On the Saturday evening during the U.S. Open at Winged Foot in September, golf was on the verge of seeing two golfers who 18 months ago were amateurs win the first two major championships of 2020. Following Collin Morikawa’s victory at the PGA Championship at Harding Park in September, Wolff was playing in the final pairing with Bryson DeChambeau at Winged Foot. He got rolled by the big man, but the fact that this was on the table at all with two kids ages 24 or younger in the era of Justin Thomas, Dustin Johnson and Rory McIlroy seemed completely absurd.
Of course, every generation in golf — and probably all sports — lays claim to the moniker of “best crop of young stars ever” or some ridiculous thing like that. And while it feels like a preposterous thing to buy into, the data in this instance, at least with where we’re at with golf, is incontrovertible. Consider this nugget from Justin Ray from earlier this year.
Since 1985, there have been five PGA Tour seasons where the average winner’s age was under 31.1. All five of those seasons have come since 2014, including the record-setting 2016-17 wraparound campaign, where the average winner was just 28.8. That season, a staggering 42 percent of tournaments were won by players age 25 or younger.
This should not be surprising. The generation following the Tiger Woods generation would naturally be better, more competitive and deeper than ever before given how much Tiger inspired kids and — more importantly — how much more money he infused the game with.
With all of this in mind, we need to take a look at the best of one of the great young generations in golf history and sort out both where they’re at and what’s next. The best way to do that is to rank them by highest ceiling and go from there, so let’s start with somebody I did not envision ranking No. 1 at the start of 2020.
1. Viktor Hovland (OWGR: 14)
Hovland is certainly not the most accomplished of this crop of sub-25 golfers, but I do think he’s the scariest from tee to green. Data Golf shows that his 21-year-old season was similar to Rory McIlroy’s at the same age, and that his 22-year-old season was akin to Justin Thomas’. Pretty decent company. Both of those players — along with the others Hovland is compared to — took a big leap at 23 and 24 (which is what Hovland is entering into), but he has the toolset — 2.02 and 1.37 strokes gained tee to green in 2019 and 2020 respectively — to make that leap. His short game needs improvement and he needs to mix it up at some bigger events, but the foundation is there for Hovland to eventually reign as the best of this bunch. Next up: Win a Genesis Invitational or Memorial — some big-boy tournament to get into the top 10 in the world.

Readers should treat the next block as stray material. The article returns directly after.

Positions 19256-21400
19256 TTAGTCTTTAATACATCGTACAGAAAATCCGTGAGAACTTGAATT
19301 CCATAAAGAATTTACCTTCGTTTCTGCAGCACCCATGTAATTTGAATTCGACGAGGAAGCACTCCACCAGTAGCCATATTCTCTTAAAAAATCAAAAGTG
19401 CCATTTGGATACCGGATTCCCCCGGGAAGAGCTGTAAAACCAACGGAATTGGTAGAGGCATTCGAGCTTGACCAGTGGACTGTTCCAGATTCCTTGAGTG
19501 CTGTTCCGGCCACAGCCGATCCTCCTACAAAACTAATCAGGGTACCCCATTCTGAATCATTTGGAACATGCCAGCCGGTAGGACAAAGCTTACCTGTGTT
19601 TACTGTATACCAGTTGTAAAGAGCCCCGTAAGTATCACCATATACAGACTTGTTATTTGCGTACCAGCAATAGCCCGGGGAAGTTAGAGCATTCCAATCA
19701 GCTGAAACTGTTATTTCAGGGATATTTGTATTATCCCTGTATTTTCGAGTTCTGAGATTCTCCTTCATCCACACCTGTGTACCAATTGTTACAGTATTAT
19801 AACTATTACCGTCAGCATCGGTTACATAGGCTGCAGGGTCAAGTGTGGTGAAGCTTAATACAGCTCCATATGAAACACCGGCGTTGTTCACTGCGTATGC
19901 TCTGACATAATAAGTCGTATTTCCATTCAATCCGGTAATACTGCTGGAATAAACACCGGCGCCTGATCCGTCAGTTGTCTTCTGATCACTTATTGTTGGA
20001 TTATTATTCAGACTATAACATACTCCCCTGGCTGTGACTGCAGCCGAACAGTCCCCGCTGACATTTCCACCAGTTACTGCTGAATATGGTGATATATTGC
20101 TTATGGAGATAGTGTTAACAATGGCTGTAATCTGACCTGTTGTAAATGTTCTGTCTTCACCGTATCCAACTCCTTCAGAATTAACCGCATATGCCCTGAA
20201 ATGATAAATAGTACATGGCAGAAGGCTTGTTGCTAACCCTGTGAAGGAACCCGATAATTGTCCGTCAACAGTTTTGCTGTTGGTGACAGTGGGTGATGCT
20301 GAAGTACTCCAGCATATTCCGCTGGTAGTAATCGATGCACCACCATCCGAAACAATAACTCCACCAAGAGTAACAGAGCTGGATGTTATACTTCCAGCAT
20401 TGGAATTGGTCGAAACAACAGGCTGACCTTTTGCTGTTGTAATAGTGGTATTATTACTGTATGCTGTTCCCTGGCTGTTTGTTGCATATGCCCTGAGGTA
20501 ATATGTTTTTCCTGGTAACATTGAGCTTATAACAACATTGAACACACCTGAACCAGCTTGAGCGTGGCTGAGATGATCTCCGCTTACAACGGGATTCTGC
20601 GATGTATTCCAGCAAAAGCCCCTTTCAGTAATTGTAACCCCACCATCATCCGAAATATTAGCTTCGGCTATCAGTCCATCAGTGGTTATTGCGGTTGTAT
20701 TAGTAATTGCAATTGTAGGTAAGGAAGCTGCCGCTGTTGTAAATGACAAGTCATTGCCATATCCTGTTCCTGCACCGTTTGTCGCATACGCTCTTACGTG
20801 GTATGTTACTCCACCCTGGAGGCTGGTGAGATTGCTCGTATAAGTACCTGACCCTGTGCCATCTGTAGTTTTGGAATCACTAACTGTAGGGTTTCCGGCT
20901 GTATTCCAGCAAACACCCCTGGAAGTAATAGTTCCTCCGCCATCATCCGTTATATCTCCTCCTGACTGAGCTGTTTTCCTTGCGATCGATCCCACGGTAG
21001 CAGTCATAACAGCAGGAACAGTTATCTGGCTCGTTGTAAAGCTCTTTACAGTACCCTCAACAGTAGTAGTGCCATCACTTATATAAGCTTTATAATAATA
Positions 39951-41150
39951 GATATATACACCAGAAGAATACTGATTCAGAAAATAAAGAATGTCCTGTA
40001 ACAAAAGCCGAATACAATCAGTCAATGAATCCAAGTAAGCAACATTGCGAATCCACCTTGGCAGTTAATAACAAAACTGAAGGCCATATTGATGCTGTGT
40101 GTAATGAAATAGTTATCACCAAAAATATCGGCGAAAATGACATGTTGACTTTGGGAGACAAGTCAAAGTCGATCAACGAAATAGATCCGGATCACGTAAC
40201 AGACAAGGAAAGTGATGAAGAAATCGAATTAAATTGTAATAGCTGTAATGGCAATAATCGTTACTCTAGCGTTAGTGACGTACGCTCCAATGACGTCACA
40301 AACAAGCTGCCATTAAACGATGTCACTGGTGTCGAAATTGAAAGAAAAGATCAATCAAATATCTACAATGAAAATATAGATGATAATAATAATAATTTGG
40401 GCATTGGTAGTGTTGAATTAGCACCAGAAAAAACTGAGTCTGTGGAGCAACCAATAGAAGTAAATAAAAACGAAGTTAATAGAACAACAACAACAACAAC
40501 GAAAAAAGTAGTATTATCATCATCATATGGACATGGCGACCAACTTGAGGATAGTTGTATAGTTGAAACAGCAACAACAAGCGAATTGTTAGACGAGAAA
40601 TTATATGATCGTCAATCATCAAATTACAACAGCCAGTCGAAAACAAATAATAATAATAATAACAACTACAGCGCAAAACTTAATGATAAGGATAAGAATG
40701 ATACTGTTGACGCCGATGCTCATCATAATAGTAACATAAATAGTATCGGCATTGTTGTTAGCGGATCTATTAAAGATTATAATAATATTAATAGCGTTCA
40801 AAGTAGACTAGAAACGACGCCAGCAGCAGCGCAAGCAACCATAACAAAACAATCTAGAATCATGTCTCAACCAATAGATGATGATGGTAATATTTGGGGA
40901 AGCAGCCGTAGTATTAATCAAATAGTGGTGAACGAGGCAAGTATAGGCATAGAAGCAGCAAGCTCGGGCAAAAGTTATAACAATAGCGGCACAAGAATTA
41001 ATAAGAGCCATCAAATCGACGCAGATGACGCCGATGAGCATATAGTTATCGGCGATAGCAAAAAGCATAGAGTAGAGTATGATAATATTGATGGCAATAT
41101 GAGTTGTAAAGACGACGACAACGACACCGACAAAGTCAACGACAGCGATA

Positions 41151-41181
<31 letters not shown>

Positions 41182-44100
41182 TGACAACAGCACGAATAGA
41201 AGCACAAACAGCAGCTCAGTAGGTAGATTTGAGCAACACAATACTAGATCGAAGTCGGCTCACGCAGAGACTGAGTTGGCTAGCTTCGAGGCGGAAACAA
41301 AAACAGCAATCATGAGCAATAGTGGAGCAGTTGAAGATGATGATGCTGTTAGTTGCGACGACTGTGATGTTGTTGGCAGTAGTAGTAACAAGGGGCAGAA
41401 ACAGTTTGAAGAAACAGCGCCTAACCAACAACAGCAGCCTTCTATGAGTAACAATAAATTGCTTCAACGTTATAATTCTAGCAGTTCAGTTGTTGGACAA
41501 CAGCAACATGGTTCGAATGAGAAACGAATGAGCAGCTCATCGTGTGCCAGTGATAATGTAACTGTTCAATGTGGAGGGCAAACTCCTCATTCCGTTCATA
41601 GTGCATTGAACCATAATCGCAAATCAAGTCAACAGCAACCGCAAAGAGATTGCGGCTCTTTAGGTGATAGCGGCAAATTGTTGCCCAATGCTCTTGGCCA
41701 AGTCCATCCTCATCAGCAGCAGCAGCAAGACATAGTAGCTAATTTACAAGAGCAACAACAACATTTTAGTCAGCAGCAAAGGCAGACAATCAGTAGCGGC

2. Collin Morikawa (7)
His career has followed Hideki Matsuyama’s almost identically, and that’s a good comp for him. He gets minor points deducted here because he’s a little older than Hovland, Wolff and Im, but he’s definitely the best iron player of that group (although Hovland is underrated as an iron player). He’s a zero putter (always around 0.0 strokes gained on the greens), which is fine given his elite ball-striking. The big question for him will be whether he can keep up with the rest of this group off the tee considering the fact that he’ll probably be around 100th or worse in driving distance and most of the rest of these guys are in the top 25. Next up: Develop greater consistency at the biggest events.
3. Matthew Wolff (15)
He’s the hardest one on here for me. On one hand, his numbers don’t totally match the perception of what he’s done. For example, Sungjae Im had better 21-year-old and 22-year-old seasons than Wolff (so far). He’s a better putter than maybe anyone on this list, but his short game thus far has been lousy (which is not unexpected). On the other hand, there’s a component to Wolff that is completely intangible: he has it. He’s electrifying. He’s telling other golfers to say hey to their wives for him on his way to the first tee in the last pairing at his first U.S. Open. He legitimately could have won the first two majors of 2020. He’s also way, way younger than most of the players on this list. Sometimes we like to lump all the “young guys” in together, but there is a wild difference between being 21 and 8 months and nearly 25 (like Scheffler). The next two years will be fascinating. Next up: Become a mainstay at smaller tournaments.
4. Scottie Scheffler (31)
I’m officially intrigued, although this might be a situation like you see in the NBA where a really successful college senior comes into the league and finds similar success professionally, but that’s sort of the ceiling of where he’s going to be because he’s so much older relative to the other young players. Technically the best of the group over the last 12 months in strokes gained, but he’s also more fully formed. Still, the early career arc so far is a bit Mickelsonian! Next up: Win.
5. Sungjae Im (18)
Rickie Fowler or Jason Day is a good comp for him, according to Data Golf. Though he was better than Wolff as a 21-year-old, he’s not as good with his irons as the four guys ahead of him on this list. He takes away a little of the alluring aspect of the unknown because he plays every single week, so you pretty much know who he is at this point. However, if he can develop his iron play just a little bit more he has a chance to match a Fowler- or Day-like production, which would be a pretty great career. Next up: Get involved at a major.
6. Joaquin Niemann (45):
The forgotten man among this crowd, but he’s barely 22 years old and pacing pretty nicely with the first part of Adam Scott’s incredibly successful career. Next up: Win a non-fall event.